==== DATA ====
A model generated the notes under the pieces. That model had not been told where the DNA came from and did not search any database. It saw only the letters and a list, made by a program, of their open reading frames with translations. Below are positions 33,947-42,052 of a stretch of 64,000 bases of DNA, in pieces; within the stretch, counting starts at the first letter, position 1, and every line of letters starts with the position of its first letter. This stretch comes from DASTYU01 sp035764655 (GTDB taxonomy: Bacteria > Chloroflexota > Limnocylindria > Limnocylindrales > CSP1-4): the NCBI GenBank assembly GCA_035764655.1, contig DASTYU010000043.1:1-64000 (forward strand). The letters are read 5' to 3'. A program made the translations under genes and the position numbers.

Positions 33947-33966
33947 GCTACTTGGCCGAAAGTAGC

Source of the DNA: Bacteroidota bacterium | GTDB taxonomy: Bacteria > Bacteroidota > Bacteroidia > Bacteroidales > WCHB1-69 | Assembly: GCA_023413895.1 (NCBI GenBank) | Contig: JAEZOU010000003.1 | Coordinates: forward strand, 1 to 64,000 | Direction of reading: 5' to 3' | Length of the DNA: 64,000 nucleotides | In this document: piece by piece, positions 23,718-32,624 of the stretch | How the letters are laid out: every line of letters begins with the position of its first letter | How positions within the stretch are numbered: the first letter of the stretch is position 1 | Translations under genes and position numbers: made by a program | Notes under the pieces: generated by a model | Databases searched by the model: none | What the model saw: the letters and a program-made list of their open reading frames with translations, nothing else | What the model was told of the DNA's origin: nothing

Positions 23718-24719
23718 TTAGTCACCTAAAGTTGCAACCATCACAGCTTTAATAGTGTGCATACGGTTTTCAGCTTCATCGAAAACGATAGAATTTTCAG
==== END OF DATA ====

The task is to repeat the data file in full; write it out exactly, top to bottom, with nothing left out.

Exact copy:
A model generated the notes under the pieces. That model had not been told where the DNA came from and did not search any database. It saw only the letters and a list, made by a program, of their open reading frames with translations. Below are positions 33,947-42,052 of a stretch of 64,000 bases of DNA, in pieces; within the stretch, counting starts at the first letter, position 1, and every line of letters starts with the position of its first letter. This stretch comes from DASTYU01 sp035764655 (GTDB taxonomy: Bacteria > Chloroflexota > Limnocylindria > Limnocylindrales > CSP1-4): the NCBI GenBank assembly GCA_035764655.1, contig DASTYU010000043.1:1-64000 (forward strand). The letters are read 5' to 3'. A program made the translations under genes and the position numbers.

Positions 33947-33966
33947 GCTACTTGGCCGAAAGTAGC

Source of the DNA: Bacteroidota bacterium | GTDB taxonomy: Bacteria > Bacteroidota > Bacteroidia > Bacteroidales > WCHB1-69 | Assembly: GCA_023413895.1 (NCBI GenBank) | Contig: JAEZOU010000003.1 | Coordinates: forward strand, 1 to 64,000 | Direction of reading: 5' to 3' | Length of the DNA: 64,000 nucleotides | In this document: piece by piece, positions 23,718-32,624 of the stretch | How the letters are laid out: every line of letters begins with the position of its first letter | How positions within the stretch are numbered: the first letter of the stretch is position 1 | Translations under genes and position numbers: made by a program | Notes under the pieces: generated by a model | Databases searched by the model: none | What the model saw: the letters and a program-made list of their open reading frames with translations, nothing else | What the model was told of the DNA's origin: nothing

Positions 23718-24719
23718 TTAGTCACCTAAAGTTGCAACCATCACAGCTTTAATAGTGTGCATACGGTTTTCAGCTTCATCGAAAACGATAGAATTTTCAG